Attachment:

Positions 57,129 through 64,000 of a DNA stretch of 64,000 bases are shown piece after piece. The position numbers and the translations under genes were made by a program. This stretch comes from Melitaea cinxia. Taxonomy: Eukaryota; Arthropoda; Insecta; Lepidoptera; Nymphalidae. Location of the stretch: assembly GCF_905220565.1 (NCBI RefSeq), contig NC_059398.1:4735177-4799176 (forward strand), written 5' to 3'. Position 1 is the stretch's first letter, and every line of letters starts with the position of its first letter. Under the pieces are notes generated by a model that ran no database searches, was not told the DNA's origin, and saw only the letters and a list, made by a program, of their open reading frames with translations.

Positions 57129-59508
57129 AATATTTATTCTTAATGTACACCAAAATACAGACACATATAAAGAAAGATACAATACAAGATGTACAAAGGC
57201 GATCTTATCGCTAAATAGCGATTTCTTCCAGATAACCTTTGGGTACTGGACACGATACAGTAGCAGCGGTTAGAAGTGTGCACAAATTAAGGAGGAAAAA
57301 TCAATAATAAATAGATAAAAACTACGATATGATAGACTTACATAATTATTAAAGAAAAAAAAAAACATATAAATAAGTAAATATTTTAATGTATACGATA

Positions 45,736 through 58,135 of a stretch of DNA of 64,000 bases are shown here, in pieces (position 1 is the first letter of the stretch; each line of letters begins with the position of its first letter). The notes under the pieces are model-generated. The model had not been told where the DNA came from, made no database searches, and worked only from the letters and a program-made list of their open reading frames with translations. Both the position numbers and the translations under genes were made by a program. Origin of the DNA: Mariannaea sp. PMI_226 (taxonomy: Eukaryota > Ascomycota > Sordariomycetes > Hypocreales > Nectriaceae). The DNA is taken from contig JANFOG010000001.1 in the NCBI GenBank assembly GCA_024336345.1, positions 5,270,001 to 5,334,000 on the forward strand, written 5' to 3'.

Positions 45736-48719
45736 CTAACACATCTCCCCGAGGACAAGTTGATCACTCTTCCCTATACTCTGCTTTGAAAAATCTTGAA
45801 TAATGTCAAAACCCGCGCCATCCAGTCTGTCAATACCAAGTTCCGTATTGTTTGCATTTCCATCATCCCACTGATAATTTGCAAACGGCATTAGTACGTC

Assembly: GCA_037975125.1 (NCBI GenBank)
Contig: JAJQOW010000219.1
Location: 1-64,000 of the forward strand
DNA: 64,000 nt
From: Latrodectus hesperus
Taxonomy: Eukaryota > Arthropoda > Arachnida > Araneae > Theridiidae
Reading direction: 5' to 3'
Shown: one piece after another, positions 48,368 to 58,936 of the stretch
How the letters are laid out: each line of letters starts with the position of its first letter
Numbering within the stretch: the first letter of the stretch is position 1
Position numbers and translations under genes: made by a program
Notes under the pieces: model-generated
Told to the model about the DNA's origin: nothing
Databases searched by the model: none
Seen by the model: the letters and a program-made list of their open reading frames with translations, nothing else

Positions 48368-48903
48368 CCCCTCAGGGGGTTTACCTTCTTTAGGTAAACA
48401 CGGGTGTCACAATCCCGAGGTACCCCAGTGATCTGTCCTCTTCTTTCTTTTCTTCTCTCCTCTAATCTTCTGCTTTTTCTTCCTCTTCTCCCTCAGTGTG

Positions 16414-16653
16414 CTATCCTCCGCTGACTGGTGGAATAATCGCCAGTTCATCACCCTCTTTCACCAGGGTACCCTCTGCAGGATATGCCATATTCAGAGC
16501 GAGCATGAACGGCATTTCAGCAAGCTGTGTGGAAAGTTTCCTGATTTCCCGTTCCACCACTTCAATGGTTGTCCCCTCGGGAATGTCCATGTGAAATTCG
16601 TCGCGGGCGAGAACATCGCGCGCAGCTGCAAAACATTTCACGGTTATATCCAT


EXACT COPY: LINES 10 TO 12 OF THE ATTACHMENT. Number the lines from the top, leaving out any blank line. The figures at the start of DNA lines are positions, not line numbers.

Assembly: GCA_037975125.1 (NCBI GenBank)
Contig: JAJQOW010000219.1
Location: 1-64,000 of the forward strand